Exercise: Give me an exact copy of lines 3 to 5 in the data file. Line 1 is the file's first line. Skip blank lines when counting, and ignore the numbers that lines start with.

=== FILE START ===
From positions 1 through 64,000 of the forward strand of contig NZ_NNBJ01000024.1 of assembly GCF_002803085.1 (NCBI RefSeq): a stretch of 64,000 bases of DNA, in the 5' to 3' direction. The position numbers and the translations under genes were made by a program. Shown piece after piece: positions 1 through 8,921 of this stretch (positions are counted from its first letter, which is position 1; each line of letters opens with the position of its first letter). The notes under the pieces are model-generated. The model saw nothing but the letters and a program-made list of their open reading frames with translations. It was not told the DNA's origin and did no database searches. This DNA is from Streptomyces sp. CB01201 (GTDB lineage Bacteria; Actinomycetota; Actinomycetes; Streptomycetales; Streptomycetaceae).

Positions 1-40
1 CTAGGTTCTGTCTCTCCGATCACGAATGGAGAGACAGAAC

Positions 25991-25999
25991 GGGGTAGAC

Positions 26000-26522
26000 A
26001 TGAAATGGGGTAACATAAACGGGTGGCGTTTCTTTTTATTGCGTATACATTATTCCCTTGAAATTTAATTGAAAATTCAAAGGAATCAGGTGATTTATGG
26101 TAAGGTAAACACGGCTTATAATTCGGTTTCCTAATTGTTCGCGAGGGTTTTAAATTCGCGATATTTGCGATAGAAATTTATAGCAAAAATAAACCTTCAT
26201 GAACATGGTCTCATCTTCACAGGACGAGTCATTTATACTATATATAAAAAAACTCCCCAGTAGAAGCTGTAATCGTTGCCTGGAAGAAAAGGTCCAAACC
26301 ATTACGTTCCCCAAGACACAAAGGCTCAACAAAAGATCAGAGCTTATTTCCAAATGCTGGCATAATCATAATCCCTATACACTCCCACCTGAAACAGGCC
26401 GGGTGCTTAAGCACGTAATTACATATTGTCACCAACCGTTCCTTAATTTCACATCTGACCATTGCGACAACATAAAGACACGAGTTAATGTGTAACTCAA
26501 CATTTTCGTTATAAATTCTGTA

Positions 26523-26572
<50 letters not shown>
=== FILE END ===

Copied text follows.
1 CTAGGTTCTGTCTCTCCGATCACGAATGGAGAGACAGAAC

Positions 25991-25999
25991 GGGGTAGAC